The Scholemaster

The Scholemaster

Read FREE!

The Scholemaster

The Scholemaster

Read FREE!

Excerpt

It is a part of the Divine Providence of the World, that the Strong shall influence the Weak: not only on the Battlefield and in Diplomacy; but also in Learning and Literature. Thus the Nations of Modern Europe have been influenced by the Writings of Greece and Rome: and they have influenced each other, in turn, with their own Power and Beauty in Thought and Expression. Thus, Modern English has been subject in succession to the influence of Classical Literature in the time of Ascham; to the literary fascination of Italy, in the age of Elizabeth; of France, at the Restoration; and of Germany, in more recent times: without at all ceasing in the natural progression of its innate capabilities, for all the fashions and forms which, for a time, it pleased to adopt. In like manner, English Literature has allured the German, the Frenchman, and the Italian: thereby restoring benefit for benefit in the commerce and free trade of the Mind.

2. The stream of Ancient Literature and Cultivation, which, after the fall of Constantinople, advanced from East to West; at length reached our shores in the reign of Henry the Eight. In the planting and engraftment of Classical learning in England at that time, St. John's College, Cambridge, --founded on 9th April 1511--had a most distinguished share. Its Master and Fellows--whether they adhered to the older or the newer 'faith'-- strove alike most earnestly to promote the new 'learning.'

THOMAS NASHE, writing--twenty years after Ascham's death--somewhat severely on 'our triuiall translators,' in his address To the Gentlemen Students, prefixed to R. Greene Menaphon, 1589: bears honourable testimony to the worthiness of this College. . . . "I will propound to your learned imitation, those men of import, that haue laboured with credit in this laudable kinde of Translation; In the forefront of whom, I cannot but place that aged Father Erasmus, that inuested most of our Greeke Writers, in the roabes of the auncient Romaines; in whose traces, Philip Melancthon, Sadolet, Plantine, and manie other reuerent Germaines insisting, haue reedified the ruines of our decayed Libraries, and merueilouslie inriched the Latine toungue with the expence of their toyle. Not long after, their emulation beeing transported into England, euerie priuate Scholler, William Turner, and who not, beganne to vaunt the smattering of Latine, in English Impressions. But amongst others in that age, Sir Thomas Eliots elegance did seuer it selfe from all equalls, although Sir Thomas Moore with his Comicall wit, at that instant was not altogether idle: yet was not Knowledge fullie confirmed in hir Monarchie amongst vs, till that most famous and fortunate Nurse of all learning, Saint Iohns in Cambridge, that at that time was as an Vniuersitie within it selfe; shining so farre aboue all other Houses, Halls, and Hospitalls whatsoeuer, that no Colledge in the Towne, was able to compare with the tythe of her Students; hauing (as I haue hearde graue men of credite report) more candles light in it, euerie Winter Morning before fowre of the clocke, than the fowre of clocke bell gaue stroakes; till Shee (I saie) as a pittying Mother, put too her helping hande, and sent from her fruitfull wombe, sufficient Schollers, both to support her owne weale, as also to supplie all other inferiour foundations defects, and namelie that royall erection of Trinitie Colledge, which the Vniuersitie Orator, in an Epistle to the Duke of Somerset, aptlie tearmed Colonia diducta from the Suburbes of Saint Iohns. In which extraordinarie conception, vno partu in rempublicam prodiere, the Exchequer of eloquence Sir . . .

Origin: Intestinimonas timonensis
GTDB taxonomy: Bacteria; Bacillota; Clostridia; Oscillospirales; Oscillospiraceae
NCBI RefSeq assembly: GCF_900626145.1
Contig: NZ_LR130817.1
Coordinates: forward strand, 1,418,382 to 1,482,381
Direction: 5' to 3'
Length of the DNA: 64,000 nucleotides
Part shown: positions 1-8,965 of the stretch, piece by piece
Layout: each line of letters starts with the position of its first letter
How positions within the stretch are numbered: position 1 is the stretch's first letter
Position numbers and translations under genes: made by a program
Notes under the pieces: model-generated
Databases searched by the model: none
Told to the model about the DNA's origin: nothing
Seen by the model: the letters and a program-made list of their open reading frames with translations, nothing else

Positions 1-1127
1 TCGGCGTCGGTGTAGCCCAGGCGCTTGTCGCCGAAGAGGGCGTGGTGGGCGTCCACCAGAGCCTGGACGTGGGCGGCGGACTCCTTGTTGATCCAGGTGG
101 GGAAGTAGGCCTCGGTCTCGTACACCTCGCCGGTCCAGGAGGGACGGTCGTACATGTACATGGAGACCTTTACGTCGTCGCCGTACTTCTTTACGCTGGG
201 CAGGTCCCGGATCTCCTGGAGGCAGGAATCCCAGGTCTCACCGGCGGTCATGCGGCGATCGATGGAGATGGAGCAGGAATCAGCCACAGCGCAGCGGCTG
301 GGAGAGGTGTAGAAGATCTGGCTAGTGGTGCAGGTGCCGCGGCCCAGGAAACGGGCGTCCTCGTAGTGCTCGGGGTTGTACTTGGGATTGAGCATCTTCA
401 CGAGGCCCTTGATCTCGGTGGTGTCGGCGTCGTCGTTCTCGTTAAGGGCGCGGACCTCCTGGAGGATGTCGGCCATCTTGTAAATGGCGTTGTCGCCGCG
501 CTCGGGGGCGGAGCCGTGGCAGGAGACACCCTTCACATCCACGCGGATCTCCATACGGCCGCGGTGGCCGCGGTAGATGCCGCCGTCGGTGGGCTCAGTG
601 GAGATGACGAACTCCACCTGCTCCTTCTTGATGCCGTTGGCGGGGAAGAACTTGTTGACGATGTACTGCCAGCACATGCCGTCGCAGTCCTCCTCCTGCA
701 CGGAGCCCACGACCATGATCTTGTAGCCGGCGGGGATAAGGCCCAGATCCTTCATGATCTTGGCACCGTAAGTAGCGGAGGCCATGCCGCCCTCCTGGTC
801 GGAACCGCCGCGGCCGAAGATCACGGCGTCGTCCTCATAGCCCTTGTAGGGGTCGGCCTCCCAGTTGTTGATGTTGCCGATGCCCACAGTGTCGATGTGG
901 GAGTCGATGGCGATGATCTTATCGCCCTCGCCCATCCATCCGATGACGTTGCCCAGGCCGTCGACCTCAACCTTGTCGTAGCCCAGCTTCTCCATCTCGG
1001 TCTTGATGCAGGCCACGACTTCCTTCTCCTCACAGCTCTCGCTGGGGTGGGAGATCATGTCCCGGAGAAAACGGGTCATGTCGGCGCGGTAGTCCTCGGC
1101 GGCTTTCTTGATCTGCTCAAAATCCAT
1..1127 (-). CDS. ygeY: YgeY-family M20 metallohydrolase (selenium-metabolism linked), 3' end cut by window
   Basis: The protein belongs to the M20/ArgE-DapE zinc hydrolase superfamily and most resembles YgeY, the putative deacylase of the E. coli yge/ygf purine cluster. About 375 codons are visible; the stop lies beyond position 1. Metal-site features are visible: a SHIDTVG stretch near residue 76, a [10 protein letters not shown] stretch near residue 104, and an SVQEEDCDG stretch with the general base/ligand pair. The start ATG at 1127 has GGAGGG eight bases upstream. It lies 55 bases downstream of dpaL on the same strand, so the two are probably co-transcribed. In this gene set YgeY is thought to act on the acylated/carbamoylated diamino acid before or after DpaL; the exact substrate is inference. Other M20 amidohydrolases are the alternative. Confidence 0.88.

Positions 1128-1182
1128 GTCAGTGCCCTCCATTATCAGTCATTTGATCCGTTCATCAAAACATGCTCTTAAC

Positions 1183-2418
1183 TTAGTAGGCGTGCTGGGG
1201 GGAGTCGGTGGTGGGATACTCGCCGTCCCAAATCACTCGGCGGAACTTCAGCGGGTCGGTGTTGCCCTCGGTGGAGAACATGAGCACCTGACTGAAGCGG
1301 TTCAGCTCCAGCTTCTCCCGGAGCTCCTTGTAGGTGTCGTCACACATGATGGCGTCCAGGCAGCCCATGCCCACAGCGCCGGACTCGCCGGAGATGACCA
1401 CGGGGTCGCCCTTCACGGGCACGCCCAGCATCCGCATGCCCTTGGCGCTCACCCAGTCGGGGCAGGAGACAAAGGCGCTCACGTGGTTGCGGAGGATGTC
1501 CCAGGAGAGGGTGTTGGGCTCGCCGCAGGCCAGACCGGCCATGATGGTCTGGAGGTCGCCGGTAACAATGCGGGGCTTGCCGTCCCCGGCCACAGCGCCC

Search by... Author
Show... All Results Primary Sources Peer-reviewed

Oops!

An unknown error has occurred. Please click the button below to reload the page. If the problem persists, please try again in a little while.